From history to habitats, visitors have much to learn from York River State Park
Nestled between rural homesteads, soybean fields and the loblollies that cradle the York River around 10 miles northwest of Williamsburg, modern explorers will find one of Virginia’s spectacular natural achievements: York River State Park.
High on a bluff between West Point and Yorktown, at the tiny town of Croaker, about 2,500 acres of field and forest give way to salt marsh meadows and, ultimately, the York River. As a result, York River State Park is home to an unusual collection of natural communities, wildlife and exemplary coastal habitats not often experienced in a single location.
It is more than just a natural marvel. Ongoing work is unraveling the rich tapestry of human settlement which influenced, and was influenced by, those natural features over the centuries.
One of the first things to catch the eye will be the lush gardens leading to the rustic Visitor Center. The Native Virginia Wildflower Garden features species—wild columbine, bloodroot and wild ginger, for example—that not only smell and look good, but also attract wildlife and conserve water. Even mountain laurel, normally found at much higher elevations, thrives here because of the rich marl deposits left by marine fossils in the soil.
The entranceway offers a teaching moment about conservation for everyone passing by. Maintained by volunteers, this spectacular garden and others on the site help to explain why this particular park has earned a nickname across the state as the “environmental park.”
It is now part of the National Park Service’s Chesapeake Bay Gateways Network, and park manager Russell Johnson said the designation will create opportunities to tell visitors about the park’s heritage, as well as how it is influenced by the Bay.
The park has much information to draw upon, having enjoyed a long partnership with the National Oceanic and Atmospheric Administration. Taskinas Creek, which snakes through a rich estuarine and salt marsh community, is part of one of four research stations in NOAA’s Chesapeake Bay National Estuarine Research Reserve–Virginia system. Research at the site, which is administered by Willy Reay of the Virginia Institute of Marine Science, is aimed at improving the understanding of the functions of an estuary—the tidal areas where fresh water meets sea water. Scientists are not the only ones who benefit: Reay said that the partnership between the reserve and the park has enhanced the outreach efforts of both entities.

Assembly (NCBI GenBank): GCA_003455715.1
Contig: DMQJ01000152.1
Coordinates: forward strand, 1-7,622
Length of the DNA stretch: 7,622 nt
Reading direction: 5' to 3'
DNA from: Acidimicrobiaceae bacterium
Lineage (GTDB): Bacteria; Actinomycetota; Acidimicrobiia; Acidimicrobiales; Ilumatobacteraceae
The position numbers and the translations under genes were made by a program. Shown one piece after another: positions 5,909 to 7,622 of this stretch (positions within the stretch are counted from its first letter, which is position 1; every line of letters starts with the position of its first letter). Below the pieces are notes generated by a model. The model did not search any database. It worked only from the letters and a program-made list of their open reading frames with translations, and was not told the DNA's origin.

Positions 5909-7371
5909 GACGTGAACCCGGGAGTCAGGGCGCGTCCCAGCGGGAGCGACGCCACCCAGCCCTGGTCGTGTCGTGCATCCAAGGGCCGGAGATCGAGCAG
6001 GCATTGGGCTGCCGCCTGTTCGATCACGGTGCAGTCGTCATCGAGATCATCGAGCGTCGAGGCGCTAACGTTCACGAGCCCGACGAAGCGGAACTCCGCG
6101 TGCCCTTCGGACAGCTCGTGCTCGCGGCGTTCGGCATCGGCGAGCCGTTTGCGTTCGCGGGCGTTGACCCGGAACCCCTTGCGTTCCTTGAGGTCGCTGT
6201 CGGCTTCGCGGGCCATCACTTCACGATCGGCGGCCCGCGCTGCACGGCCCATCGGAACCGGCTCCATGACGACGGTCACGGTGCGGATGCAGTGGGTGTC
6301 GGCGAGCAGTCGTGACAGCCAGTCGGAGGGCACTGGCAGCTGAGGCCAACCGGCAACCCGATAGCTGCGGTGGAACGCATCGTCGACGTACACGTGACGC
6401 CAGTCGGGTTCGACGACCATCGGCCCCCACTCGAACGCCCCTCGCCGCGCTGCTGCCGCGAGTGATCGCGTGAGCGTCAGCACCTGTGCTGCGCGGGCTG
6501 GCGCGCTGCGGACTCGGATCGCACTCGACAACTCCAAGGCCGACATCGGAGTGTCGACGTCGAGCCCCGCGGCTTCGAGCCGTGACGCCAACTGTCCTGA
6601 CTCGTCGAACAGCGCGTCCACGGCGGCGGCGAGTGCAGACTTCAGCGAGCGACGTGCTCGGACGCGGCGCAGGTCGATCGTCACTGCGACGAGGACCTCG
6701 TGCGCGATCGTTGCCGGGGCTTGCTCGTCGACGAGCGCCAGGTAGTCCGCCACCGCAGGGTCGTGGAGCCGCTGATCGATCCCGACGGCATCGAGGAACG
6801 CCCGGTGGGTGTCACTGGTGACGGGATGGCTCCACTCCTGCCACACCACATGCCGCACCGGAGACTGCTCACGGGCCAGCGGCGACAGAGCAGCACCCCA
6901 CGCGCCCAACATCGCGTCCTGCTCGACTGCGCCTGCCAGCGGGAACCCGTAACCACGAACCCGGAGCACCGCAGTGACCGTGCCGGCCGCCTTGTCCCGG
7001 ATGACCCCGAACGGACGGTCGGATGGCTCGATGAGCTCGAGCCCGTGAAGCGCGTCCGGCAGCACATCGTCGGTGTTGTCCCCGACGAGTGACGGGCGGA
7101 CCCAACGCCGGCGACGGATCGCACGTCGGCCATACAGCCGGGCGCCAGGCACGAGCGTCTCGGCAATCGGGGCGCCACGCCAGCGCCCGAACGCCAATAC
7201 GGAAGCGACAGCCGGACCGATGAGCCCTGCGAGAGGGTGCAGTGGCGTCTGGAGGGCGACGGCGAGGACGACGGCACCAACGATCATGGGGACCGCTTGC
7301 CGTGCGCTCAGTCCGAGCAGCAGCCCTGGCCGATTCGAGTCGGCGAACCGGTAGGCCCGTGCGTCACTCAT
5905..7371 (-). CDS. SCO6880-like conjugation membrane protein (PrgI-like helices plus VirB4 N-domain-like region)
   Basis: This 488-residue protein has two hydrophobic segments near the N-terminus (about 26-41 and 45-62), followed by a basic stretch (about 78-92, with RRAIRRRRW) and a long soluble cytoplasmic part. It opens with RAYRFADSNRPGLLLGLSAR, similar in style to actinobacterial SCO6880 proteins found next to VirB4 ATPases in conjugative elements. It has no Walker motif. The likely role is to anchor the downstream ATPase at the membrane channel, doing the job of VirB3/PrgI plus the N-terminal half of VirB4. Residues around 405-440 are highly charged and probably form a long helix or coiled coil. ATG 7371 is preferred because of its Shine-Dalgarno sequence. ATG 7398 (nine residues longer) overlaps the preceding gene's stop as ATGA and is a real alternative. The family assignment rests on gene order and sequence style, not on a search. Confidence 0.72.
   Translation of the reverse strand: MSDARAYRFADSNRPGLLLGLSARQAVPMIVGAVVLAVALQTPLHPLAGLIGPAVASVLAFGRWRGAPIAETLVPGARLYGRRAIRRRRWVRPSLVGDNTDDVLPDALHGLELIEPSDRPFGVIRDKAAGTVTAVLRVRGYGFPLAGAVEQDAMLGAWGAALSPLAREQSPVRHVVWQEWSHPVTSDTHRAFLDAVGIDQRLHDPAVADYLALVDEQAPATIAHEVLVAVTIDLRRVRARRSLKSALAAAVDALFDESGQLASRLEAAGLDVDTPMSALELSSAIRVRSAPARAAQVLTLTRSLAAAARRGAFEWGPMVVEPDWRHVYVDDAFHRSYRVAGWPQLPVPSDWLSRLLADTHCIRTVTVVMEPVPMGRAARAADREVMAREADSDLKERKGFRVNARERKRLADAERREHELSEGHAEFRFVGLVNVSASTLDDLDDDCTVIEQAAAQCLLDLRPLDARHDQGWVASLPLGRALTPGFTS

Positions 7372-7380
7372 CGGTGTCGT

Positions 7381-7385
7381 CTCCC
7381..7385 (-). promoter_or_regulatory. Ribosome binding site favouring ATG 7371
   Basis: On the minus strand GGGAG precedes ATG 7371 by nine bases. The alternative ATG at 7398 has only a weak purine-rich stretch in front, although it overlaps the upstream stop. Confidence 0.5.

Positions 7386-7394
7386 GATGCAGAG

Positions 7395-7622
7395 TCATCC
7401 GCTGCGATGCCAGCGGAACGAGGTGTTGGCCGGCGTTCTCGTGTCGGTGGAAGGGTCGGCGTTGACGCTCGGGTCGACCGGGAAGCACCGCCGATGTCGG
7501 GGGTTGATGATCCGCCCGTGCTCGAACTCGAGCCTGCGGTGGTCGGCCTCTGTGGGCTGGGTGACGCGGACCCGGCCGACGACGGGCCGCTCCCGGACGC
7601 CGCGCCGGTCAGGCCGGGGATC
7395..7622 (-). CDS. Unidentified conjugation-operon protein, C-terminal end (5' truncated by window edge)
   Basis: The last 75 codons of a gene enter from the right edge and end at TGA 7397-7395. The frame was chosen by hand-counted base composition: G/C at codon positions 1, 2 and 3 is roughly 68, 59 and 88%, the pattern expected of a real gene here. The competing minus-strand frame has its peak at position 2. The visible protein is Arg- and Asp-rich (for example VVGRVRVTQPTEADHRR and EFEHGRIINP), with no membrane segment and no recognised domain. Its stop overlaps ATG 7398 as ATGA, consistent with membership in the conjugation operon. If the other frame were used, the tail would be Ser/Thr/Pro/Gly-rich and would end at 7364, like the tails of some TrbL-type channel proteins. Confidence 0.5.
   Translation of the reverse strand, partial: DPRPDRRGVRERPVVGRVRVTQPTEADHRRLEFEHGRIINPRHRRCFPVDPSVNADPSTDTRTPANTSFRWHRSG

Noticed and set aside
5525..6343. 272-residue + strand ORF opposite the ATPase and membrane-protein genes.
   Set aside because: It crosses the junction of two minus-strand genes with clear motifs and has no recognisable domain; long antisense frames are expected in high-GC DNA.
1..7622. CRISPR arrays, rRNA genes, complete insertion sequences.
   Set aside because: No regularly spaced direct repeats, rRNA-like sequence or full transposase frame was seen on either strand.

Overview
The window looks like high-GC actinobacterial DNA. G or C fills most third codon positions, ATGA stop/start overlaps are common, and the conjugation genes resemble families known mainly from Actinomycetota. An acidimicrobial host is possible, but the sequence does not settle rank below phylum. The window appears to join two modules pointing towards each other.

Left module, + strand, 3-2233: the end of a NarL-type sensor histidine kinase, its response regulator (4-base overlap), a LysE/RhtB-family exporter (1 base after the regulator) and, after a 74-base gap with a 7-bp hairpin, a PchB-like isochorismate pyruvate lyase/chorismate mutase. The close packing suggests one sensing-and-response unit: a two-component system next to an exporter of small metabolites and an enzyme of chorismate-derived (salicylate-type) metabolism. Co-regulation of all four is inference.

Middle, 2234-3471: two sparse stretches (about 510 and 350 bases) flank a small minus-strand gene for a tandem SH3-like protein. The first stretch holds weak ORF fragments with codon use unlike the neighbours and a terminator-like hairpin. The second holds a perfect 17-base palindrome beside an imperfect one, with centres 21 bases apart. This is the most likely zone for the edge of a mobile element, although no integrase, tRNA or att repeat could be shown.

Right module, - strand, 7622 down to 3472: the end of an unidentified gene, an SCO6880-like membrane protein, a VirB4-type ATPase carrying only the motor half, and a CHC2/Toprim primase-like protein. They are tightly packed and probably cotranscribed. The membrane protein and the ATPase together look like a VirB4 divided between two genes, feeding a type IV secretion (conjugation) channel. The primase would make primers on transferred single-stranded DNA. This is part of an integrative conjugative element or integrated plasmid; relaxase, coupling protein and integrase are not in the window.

Indeed, Taskinas Creek serves as a popular outdoors laboratory for environmental education. The creek teems with students from across the state in the fall and spring.
Chief ranger Brad Thomas incorporates local history and ecology into their salt marsh experiences. He delights in sharing with students how Native Americans used cordgrass to bundle thatch for houses or how they applied mud to their bodies to mask body heat and naturally repel insects.
But it is the water that has drawing power: The park’s most sought-after education programs involve canoeing or kayaking Taskinas Creek in daylight or by light of the full moon.
For those who want to enjoy the outdoors but worry that they may lack the required skills, York River State Park has introduced a new program this summer called “Outdoors for Beginners.” This monthly feature provides a two-hour orientation covering the basics of what the park has to offer: paddling instructions, how to use and maneuver a canoe or kayak, planning a hiking or paddling trip, estimating distance, for example. The idea is to give potential participants the confidence needed to try something new.
And with more than 26 miles of trails—for equine, hiking and mountain bike use— a lot of outdoors enthusiasts are drawn to the park in search of the solitude found within deep forest cover. Others grab their tackle box and head for a number of angling opportunities: freshwater fishing in the 7-acre pond, fishing at Croaker Landing on the newly constructed pier, or fishing from a boat launched at the landing. “There’s something going on every weekend during the summer months; usually, a morning hike followed by an afternoon fishing tournament,” Thomas said.